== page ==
I am Nando Schmidlin, a designer focusing on strategy and innovation. Having started my career in furniture design, I came to believe that a design process can be of incredible value when it is applied to more than products. With a Master of Arts in International Design Business Management and Creative Sustainability from Aalto University, Helsinki, I can contribute to a future society which is co-creative, human-scale and cosmopolitan.
Design for Transitions
An ongoing focus of my work is what design can contribute to our future society. In my master thesis, I research the role of design from the perspective of system innovation. It is well recognised that the way we have set up our society is malfunctioning. Beyond the widespread urge of designers to do 'good', how exactly can designers influence the societal system? How can designers create compelling visions of a future society? How can such visions be translated into roadmaps and ultimately implemented?
Over the last years I have dedicated much love to one goal: Improve the situation of design in Switzerland. Many young design graduates struggle with the problem of an uncertain job market. The current institutions provide no clear guidelines for independent creatives, and the the creatives themselves lack a platform for exchange. moneynotlove is a community of creatives who share their knowledge and highlight the relevance of design in society.
Brand Renewal Paulig Oy
The most exciting part of my Major in Design Management was a year-long project with an industry partner. Following the latest insights on innovation, our team was diverse, with multiple nationalities and disciplines, and used an open-ended, design-led process. The five of us were briefed to adjust the brand of 'Gustav Paulig Oy', the largest Finnish coffee roaster (and Finns drink the most coffee per capita!). The brand did not reasonate with the changing coffee scene, but we soon discovered that this was rooted in structural and organisational levels. Making full use of selected design methods (including a field trip to the US - nice), we put all our love and sweat into a future roadmap for Paulig. The results are covered by a NDA, and it will to be seen how much becomes a reality in a such a big organisation. Nonetheless, being able to apply our knowledge to a real case was incredibly valuable.
Brand Strategy for MOX AG
I have for a long time collaborated with the Zurich based furniture company MOX on diverse projects. As a small company, MOX finds itself in the influence of its context, rather than dictating it. To balance online and offline sales channels, quality manufacturing and product design is tough. They managed this challenge quite well and built a loyal customer base. Together, we have sharpened their vision of the future and translated this into a brand strategy. The strategy includes very concrete recommendations for building a coherent brand, a challenge for such a small company with no big marketing department.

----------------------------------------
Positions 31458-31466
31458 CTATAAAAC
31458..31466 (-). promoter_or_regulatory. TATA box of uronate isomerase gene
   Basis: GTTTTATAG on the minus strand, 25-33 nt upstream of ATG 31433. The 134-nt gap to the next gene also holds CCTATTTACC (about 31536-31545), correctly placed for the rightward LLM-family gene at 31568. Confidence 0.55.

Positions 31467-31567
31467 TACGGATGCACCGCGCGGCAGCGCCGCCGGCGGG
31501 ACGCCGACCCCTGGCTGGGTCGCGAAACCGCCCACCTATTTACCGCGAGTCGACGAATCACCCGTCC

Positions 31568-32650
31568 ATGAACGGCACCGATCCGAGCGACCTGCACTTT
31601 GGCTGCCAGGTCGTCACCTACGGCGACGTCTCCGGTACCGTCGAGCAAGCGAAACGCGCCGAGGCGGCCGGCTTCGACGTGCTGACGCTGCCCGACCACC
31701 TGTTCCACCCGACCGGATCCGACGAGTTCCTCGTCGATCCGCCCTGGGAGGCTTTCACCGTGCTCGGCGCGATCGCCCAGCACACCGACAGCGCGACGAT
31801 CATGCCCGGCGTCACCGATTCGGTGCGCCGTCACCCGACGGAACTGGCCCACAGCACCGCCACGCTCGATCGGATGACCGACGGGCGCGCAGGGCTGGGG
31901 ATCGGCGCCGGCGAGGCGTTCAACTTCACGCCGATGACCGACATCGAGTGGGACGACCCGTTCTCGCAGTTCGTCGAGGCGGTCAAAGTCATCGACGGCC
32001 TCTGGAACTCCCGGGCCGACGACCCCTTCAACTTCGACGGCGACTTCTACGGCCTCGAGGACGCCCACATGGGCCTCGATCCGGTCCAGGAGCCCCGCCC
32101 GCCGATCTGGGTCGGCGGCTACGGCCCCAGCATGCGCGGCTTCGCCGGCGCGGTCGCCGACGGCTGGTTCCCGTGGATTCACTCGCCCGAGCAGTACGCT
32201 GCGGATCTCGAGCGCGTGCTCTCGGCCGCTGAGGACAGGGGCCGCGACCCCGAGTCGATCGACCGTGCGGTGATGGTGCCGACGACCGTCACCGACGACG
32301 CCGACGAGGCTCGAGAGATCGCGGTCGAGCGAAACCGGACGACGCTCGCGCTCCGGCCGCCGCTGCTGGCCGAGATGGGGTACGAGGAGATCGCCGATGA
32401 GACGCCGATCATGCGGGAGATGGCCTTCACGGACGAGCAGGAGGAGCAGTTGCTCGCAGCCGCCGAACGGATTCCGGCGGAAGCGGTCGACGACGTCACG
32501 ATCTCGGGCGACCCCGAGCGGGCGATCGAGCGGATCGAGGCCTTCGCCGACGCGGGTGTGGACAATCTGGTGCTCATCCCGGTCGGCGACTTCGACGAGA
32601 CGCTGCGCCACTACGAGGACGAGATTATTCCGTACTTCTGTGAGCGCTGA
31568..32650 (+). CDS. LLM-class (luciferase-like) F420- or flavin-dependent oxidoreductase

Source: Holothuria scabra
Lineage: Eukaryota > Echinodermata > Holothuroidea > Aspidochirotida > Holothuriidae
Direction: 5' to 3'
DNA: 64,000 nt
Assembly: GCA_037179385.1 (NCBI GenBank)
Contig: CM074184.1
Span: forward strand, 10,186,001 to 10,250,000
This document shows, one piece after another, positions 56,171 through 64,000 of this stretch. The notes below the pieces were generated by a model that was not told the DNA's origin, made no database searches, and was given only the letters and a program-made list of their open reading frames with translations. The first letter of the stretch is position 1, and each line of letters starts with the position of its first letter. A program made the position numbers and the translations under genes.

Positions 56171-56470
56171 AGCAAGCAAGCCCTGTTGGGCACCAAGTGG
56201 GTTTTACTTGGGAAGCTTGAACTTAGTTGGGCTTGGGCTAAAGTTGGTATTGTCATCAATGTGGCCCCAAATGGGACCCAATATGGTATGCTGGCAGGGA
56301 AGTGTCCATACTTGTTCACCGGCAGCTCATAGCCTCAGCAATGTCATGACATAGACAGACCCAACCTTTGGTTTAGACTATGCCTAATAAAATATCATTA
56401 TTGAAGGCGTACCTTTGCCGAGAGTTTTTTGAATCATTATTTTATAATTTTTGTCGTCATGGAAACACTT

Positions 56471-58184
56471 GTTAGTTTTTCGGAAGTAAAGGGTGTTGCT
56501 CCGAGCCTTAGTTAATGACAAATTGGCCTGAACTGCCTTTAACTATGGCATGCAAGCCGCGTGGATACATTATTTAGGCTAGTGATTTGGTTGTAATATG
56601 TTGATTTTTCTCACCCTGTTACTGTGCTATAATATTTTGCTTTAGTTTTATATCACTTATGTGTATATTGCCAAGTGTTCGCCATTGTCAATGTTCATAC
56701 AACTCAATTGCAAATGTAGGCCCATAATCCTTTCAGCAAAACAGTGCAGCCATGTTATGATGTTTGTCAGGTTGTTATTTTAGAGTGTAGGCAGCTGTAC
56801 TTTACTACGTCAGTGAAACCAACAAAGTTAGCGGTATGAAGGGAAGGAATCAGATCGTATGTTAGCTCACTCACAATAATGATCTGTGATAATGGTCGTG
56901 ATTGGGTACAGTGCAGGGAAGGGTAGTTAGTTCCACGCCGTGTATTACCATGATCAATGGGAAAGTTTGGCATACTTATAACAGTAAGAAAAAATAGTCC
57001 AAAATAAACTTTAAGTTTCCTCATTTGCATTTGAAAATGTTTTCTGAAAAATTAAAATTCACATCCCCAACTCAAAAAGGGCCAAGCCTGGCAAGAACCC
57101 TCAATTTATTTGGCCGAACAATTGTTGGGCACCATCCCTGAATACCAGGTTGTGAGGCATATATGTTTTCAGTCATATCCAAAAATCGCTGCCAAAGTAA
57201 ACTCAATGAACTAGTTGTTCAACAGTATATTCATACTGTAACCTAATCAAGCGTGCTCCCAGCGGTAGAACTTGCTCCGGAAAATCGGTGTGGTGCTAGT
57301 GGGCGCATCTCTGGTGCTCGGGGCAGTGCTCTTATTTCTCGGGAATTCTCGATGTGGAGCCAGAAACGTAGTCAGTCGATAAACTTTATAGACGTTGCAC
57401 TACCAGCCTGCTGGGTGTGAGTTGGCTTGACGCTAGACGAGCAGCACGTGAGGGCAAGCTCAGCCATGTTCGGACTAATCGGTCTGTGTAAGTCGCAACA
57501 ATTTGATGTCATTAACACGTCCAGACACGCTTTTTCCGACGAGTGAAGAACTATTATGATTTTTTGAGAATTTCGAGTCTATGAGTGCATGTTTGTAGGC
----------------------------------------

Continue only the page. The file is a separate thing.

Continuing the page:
Philip had been running Handydoktor GmbH for several years and it had grown into a mature business offering mobile phone related repair services in currently 7 cities across switzerland. He approached me with the wish to update their current identity. For a long time, their brand has been untouched. It looked outdated and was not responsive. At the very beginning it became clear that the brand values had to be better defined and that little tweaks would not be enough to differentiate the service from the strong and upcoming competitors. The first step was therefore to create a clear vision whereof the redesign of their website is only the first step. The created brand book is the outcome of that. The new brand, even though it links to the old identity in many ways, is much more modern and up to date. This requires a careful implementation, probably in parts, and this process is still ongoing.
ekonamy laboratory ware
In collaboration with Myriam Marti, we have explored the unexpected qualities of industrial mass products. With a focus on laboratory ware, we exploited their high performance for the everyday use. Their form is driven by the needs of a professional clientele, revealing a minimal and fragile aesthetic. Even though designed for specific use cases, they are incredibly multi-purpose. They silently question the colorful and styled commercial kitchen ware.
After World War II many swiss designers seeked to help rebuilding the destroyed europe. To send their furniture as "Care Packages" to the surrounding countries, they worked with techniques of bending, folding and plugging. 'Herr Ulrich & ich' is an armoir that sees itself in the tradition of those simple but elaborated pieces
The construction with a load-bearing wrap, which is put in shape through the shelves is not only visually appealing. In just a few minutes 'Herr Ulrich & ich' is established. At the same time, the compartments remain highly flexible and adapt to any use. While folding together takes just as long, with a weight of mere 18.5 kg the armoire is easy to carry around.
The german term 'Büro machen' summarises all the office work we do for our private lives, like paying bills, sending letters, answering emails. For such work, Storch is ideal. I spent a long time searching for the smallest, but large enough area. The area has multiple purposes to accomodate the daily mess of paper, pens, laptops and cables, without being openly multi-funcitonal. It sports a fragile elegance, is mobile and light.
Storch was exhibited in Zurich and Cologne and is now part of the permanent collection of the 'Zurich Design Museum'. It is available in stores accross the globe.
This kitchen tool sprung from a collaboation with Pius Ruppman, skilled in ceramics. Made by hand in a social institution in Ticino out of chestnut wood and white pottery.